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    12 New Graduates Complete EMT Course

    12 New Graduates Complete EMT Course

    Courtesy Photo | GUANTANAMO BAY, Cuba (May 27, 2024) - Firefighter Dermaine Dawkins and Hospital...... read more read more

    Emergency Medical Services Week, observed May 19-25, recognizes the service members and civilians who care for patients in U.S. Naval Hospital Guantanamo Bay’s emergency department.

    Recently, eight Sailors from U.S. Navy Medicine Readiness and Training Command, Guantanamo Bay, (USNMRTC) and four civilian firefighters from Naval Station Guantanamo Bay Federal Fire Department, completed a six-week Emergency Medical Technician Course.

    “Over the last six weeks, these students completed rigorous National Registry of Emergency Medical Technician (NREMT) curriculum,” said EMT Course Coordinator Lt. Rob Johnson, a Grand Rapids, Michigan native who is a certified emergency nurse, certified critical care registered nurse and works in the Emergency Department at Naval Hospital Guantanamo Bay. “The course consists of 41 chapters, six skills tests and nine different examinations. It is rigorous,” Johnson added.

    Every student passed the course and became eligible to take the Nationally Registered Emergency Medical Technician’s exam.

    “The EMT course gives the corpsmen an opportunity to earn a national certification they can use outside the Navy,” Johnson said. “It’s also essential for the operation of the base because the hospital is responsible for providing EMTs to respond to and transport base residents who experience medical emergencies.”

    EMTs are part of a larger emergency medical system made up of first responders, paramedics, firefighters, police officers and many other emergency response workers and medical providers. EMTs provide out-of-hospital emergency medical care and transportation for critical and emergent patients. They have the basic knowledge and skills necessary to stabilize and safely transport patients ranging from non-emergency and routine medical transports to life threatening emergencies and function as part of a comprehensive emergency medical system, under medical oversight, according to NREMT.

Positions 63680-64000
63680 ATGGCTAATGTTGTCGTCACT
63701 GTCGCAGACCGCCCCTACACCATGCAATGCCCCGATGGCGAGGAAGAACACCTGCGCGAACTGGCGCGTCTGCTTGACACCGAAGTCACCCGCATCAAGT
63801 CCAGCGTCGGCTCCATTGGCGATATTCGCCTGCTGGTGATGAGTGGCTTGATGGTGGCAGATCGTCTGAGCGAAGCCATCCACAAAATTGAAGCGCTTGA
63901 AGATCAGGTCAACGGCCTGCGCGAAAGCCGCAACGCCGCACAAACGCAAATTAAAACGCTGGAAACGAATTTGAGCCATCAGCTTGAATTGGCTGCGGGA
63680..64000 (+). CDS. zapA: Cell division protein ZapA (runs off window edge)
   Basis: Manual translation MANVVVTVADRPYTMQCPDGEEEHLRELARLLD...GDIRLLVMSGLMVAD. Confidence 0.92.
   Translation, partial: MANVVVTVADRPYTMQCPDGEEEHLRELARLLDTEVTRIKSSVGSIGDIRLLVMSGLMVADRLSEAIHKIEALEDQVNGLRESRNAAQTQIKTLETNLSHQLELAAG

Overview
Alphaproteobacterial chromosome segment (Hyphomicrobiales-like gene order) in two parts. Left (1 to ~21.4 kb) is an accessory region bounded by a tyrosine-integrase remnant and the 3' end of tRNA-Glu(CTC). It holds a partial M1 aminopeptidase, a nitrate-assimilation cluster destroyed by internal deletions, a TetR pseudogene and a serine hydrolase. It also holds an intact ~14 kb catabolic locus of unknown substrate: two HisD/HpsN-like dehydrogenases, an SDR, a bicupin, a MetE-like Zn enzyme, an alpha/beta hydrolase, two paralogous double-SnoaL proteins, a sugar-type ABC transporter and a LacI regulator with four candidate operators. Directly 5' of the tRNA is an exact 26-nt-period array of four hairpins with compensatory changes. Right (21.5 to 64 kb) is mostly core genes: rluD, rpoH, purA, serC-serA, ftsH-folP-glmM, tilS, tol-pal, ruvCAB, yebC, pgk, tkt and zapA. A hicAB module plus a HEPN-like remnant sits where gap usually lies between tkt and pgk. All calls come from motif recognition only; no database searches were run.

Hospital Corpsmen serve as medical specialists within the military, providing both emergency and routine medical care to service members and their families. Corpsmen undergo extensive military training and can perform a wider range of medical duties. They may function as clinical or specialty technicians, medical administrative personnel and healthcare providers.

    Hospital Corpsman 2nd Class Michael Borst, a native of Toledo, Ohio, and lead instructor for the EMT course, previously worked in the Emergency Department at Walter Reed National Military Medical Center and volunteered as a civilian EMT in Stafford, Virginia.

    This course “was unique because we had eight corpsman and four firefighters,” said Borst. “The firefighters didn’t have prior medical experience, so it was probably a big undertaking coming into it.”

    Of the eight corpsmen, two have served USNMRTC Guantanamo Bay for about a year.

    “Everyone else just checked in within the last 90 days, so they’re all very fresh without a lot of medical experience,” said Borst. “The difference between an EMT scope of practice and a Corpsman scope of practice is different based on what we’re allowed to do. So this wasn’t really a refresher; it was a whole new ball game for the Corpsman just coming out of school.”

    During the course, Borst watched the Sailors and firefighters gain confidence as they grew in their knowledge and skills.

    “Confidence is the key. A lot of [the students] didn’t have hands-on patient care before they came here. Each week they treated each other as patients, giving three to four patient assessments. In the beginning, they were nervous and timid, but by the end, they were jumping in, getting their hands on a patient, doing the assessments, knowing what questions to ask and not as nervous about what’s going on. There was a big confidence change,” Borst said.

    Despite a decade of experience in the Navy, this was the first time Borst taught firefighters.

    Having firefighters learning alongside Sailors creates a more personal relationship which leads to a better understanding when working together as a team, on scene, Borst explained. “That relationship only helps the patient outcome,” he said.

    Earning top honors in the EMT course were Hospital Corpsman Lillian Pfeiffer, from Las Vegas, Nevada and Hospital Corpsman Anthony Ramirez, from Storm Lake, Iowa.

    “The people I was surrounded by made the largest impact on me throughout the course,” said Pfeiffer. “Studying and learning together showed us where our strengths and weaknesses were, I felt like I learned a lot.”

    Working as a team across departments was a new experience for the recent graduates.

    “As a corpsman, I’m used to doing things on my own,” said Ramirez. “But in the scope of practice as an EMT you have to work collectively as a team with different departments like the fire department. Seeing how many resources are used to respond to a single event was surprising.”

    U.S. Naval Hospital Guantanamo Bay provides health care to the Naval Station Guantanamo Bay community that consists of approximately 5,000 military, federal employees, U.S. and foreign national contractors and their families. The USNH GB also operates the only overseas military home health care facility providing care to elderly Special Category Residents who sought asylum on the installation during the Cuban Revolution.


    Date Taken: 05.27.2024
    Date Posted: 05.31.2024 14:31
    Story ID: 472744
    Location: CU
    Hometown: LAS VEGAS, NEVADA, US
    Hometown: STORM LAKE, IOWA, US

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